I have recently been reading Migraine by Oliver Sacks. He has a chapter on “situational migraine,” which largely refers to “habitual migraines,” a category that can include chronic daily headache (a.k.a. transformed migraine) as well as migraines following a particular pattern of occurrence (i.e. every Sunday). After listing several cases of from his patient history, he concludes “that the majority of patients who experience very frequent, severe, and unremitting migraines, for which no obvious circumstantial antecedents can be traced, are reacting to chronically difficult, intolerable, and even frightful life-situations.” Many of these patients found relief when their life situation changed (i.e. they reverted from daily migraines to their previous pattern of periodic migraines).
I am inclined to believe this thesis because it correlates with a lot of the scientific papers I have read on the subject of chronic migraines and the stories of chronic migraineurs, such as those I have read on this web site. From my personal experience, it is no coincidence that my migraines transformed from episodic to daily at the time that they did. There were some very upsetting things happening in my life at that time. These problems have not yet been resolved, and neither has my pattern of daily migraines.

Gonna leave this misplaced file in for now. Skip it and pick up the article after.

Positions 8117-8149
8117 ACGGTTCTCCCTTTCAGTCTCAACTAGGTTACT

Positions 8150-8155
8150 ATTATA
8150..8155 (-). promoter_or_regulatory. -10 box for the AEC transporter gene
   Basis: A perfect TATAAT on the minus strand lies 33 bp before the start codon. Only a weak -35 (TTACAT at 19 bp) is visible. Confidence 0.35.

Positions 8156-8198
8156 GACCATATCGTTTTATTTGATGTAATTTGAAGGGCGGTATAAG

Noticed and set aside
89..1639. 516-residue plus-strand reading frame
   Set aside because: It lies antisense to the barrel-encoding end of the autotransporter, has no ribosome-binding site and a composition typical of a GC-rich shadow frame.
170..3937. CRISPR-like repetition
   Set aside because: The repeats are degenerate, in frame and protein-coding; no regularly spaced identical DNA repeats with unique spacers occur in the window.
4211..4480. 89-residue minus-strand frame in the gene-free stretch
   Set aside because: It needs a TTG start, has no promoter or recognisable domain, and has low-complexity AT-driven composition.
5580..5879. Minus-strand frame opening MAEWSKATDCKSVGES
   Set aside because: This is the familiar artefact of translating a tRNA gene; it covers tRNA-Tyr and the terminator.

It is a scary thesis for a few reasons: 1) Many people would interpret a psychosomatic illness, being purely psychological, to be a sign of emotional weakness. Who would not want to admit that their physical illness is the result of a psychological problem? 2) It implies that you have to make a courageous change in your life in order to overcome your illness. 3) It means that many people may be medicating for a physical illness rather than dealing with a potentially fixable situation in their lives that are the root cause of the frequency of their headaches.
Again, this thesis implies that the frequency of the migraines is psychosomatic, not the migraines themselves, which were already occurring on a periodic basis. Many of you on this forum currently experience chronic daily migraines or have experienced them in the past, and many of you have done a lot of research on migraines as well (I am learning a lot from you all, btw). I am curious what you all think about Sacks’ suggestion that at least in some cases the transformation from episodic to chronic migraines could be of psychological origin.